Saturday, July 14, 2012
We Need to Talk About Kevin. A-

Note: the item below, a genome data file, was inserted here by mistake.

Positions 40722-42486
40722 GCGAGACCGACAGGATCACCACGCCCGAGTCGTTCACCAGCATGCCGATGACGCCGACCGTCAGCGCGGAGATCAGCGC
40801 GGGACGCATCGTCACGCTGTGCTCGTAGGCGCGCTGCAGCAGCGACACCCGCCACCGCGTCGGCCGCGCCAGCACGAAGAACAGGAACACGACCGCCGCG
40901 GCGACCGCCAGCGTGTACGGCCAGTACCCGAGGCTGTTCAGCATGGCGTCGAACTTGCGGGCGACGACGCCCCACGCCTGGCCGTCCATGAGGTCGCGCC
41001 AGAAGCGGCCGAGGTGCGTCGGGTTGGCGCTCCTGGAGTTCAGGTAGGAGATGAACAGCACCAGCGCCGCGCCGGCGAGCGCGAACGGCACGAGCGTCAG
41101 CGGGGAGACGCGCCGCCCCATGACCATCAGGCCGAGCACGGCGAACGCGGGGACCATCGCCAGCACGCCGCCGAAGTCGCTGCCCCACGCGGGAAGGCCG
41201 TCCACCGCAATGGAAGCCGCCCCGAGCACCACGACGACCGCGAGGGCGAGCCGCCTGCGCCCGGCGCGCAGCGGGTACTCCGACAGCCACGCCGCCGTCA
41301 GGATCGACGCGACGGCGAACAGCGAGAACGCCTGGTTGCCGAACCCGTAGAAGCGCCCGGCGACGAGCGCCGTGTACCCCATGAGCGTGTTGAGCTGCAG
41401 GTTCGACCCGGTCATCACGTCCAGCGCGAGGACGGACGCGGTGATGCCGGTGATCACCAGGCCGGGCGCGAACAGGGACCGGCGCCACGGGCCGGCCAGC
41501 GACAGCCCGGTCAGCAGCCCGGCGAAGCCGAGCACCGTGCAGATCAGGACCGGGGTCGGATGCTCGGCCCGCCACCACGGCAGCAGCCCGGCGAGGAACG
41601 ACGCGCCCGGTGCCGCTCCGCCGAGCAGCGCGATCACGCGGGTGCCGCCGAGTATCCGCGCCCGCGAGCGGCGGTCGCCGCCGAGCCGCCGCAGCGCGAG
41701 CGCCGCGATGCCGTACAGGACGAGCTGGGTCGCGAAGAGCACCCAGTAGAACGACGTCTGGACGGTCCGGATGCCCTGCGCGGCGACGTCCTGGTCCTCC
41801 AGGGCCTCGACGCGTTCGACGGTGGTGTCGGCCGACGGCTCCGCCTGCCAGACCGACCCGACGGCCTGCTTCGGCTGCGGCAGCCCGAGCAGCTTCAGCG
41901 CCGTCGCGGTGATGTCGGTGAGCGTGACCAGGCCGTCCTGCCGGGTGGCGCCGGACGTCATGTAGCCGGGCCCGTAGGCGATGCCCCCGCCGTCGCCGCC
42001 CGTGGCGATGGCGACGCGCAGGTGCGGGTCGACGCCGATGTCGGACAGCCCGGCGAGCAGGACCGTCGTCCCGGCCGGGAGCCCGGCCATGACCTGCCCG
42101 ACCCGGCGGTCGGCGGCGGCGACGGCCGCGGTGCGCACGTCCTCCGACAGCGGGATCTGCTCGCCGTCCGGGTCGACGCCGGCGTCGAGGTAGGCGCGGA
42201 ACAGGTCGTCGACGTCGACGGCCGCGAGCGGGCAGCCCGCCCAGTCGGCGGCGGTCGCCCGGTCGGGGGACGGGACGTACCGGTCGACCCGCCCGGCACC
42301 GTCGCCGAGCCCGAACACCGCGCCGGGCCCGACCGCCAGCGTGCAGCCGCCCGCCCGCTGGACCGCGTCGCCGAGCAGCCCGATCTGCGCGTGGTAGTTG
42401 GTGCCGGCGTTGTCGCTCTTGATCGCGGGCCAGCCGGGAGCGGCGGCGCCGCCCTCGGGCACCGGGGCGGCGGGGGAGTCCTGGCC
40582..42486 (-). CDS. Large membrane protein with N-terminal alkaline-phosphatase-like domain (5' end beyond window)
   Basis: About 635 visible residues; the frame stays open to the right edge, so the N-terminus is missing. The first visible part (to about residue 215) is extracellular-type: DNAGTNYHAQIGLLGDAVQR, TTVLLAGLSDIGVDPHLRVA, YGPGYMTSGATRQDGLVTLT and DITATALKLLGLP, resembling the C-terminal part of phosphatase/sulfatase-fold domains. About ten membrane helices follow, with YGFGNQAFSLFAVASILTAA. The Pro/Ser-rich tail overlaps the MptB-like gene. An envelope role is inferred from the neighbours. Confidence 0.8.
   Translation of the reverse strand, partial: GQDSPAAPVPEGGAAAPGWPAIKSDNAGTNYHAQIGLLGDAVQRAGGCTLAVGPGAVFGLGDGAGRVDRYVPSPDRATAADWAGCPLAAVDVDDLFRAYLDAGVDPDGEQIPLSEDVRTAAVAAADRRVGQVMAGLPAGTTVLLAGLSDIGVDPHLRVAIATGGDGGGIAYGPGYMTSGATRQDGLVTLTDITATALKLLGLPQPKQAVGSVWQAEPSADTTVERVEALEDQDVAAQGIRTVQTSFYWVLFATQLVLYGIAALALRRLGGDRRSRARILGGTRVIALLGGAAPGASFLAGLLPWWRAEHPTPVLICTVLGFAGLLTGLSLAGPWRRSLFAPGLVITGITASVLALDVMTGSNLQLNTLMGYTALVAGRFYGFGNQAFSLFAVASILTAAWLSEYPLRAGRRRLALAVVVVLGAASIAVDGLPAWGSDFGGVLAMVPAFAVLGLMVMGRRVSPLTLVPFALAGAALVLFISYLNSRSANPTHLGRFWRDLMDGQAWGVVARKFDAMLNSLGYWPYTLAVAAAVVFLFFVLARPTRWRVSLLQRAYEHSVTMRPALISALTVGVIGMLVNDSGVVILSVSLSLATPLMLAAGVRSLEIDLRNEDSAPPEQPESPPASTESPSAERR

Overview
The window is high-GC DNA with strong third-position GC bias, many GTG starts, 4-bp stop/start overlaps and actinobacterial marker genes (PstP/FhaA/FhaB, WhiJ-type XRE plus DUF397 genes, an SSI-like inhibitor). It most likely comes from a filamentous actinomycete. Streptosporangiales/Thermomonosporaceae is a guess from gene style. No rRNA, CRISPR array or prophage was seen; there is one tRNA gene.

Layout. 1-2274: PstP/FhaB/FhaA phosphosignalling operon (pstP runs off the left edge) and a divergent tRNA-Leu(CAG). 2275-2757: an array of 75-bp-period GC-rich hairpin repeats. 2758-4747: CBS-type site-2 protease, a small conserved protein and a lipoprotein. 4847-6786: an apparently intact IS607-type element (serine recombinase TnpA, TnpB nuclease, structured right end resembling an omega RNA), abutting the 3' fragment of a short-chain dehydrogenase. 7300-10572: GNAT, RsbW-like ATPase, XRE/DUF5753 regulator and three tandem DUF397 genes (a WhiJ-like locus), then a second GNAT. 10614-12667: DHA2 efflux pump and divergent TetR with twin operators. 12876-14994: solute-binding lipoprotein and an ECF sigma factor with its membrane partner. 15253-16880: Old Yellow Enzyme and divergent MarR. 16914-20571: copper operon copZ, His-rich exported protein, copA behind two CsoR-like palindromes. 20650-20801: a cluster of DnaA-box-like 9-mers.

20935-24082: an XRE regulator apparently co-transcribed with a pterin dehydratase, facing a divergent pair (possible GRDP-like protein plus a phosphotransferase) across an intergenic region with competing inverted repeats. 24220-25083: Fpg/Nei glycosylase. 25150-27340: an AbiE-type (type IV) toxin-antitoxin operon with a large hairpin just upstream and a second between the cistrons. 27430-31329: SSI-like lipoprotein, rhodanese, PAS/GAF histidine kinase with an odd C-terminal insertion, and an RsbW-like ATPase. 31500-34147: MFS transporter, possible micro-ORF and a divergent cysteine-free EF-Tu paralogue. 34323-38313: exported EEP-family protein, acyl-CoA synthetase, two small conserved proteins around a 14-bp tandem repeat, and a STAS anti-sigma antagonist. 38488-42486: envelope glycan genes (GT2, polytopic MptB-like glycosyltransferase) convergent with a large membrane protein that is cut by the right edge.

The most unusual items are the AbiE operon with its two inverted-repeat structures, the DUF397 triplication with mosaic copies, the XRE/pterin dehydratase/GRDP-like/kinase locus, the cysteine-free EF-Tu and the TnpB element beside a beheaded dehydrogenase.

We Need to Talk About Kevin has the ingredients of a horror film, the look and tone of an auteur in top form, and the performance of a master actress-the incomparable Tilda Swinton. Let me quickly run through those three things in more detail. The plot, while arguably an important social issue, is essentially a child-from-hell set-up. As a kid Kevin displays startling behavior. Sometimes he's a typical little brat, but more often he's just a real monster, and it only gets worse as he grows up. Maturing into a teenager, he gets smarter, but whatever type of genius he has, it seems to be warped by that germ in his brain that affects his actions. One could say that as Kevin gets smarter, he becomes more dangerous. Kevin is a heavily defiant of social standards, and as the movie goes on his rebellion increases to the point of true, satanic evil. Swinton is the mom, and John C. Reilly is the dad who, in typical horror movie fashion, is either in a state of oblivion or optimism that his son will outgrow his issues. But Lynne Ramsay, working from a the novel by Lionel Shriver, doesn't direct the film like a horror movie. She's more interested in the psychological impact Kevin has on Swinton's Eva. The scenes that take place early on in Kevin's life show Eva desperate to earn her son's affection, yet concerned and angry that the only time he actually treats her as a mom is when he gets sick. By the time Kevin's in his teens, her anger and desperation has subsided. Eva is calmly hanging on for dear life, as seen in the devastating scene in which she takes Kevin put-put golfing and then to dinner. Throughout Kevin's life there is a growing suspicion we see develop in Eva's expression that her son is the product of her own gene pool with a dose of psychotic mania no one can account for. We Need to Talk About Kevin also includes scenes in the present, when Eva is living alone, working a depressing office job, and visiting Kevin in prison (for reasons we don't understand until the end of the film). These scenes are deflated of any energy, as Eva lives in a state of reserved melancholy and distances herself from any real emotions. Throughout the entire film Ramsay directs with plenty of flair, making the pretend scares of halloween seem pretty legit, using the color red like an addict, and placing American songs in what is oddly a very un-American film. I bought pretty much everything she was doing simply because it fit well in this particular story.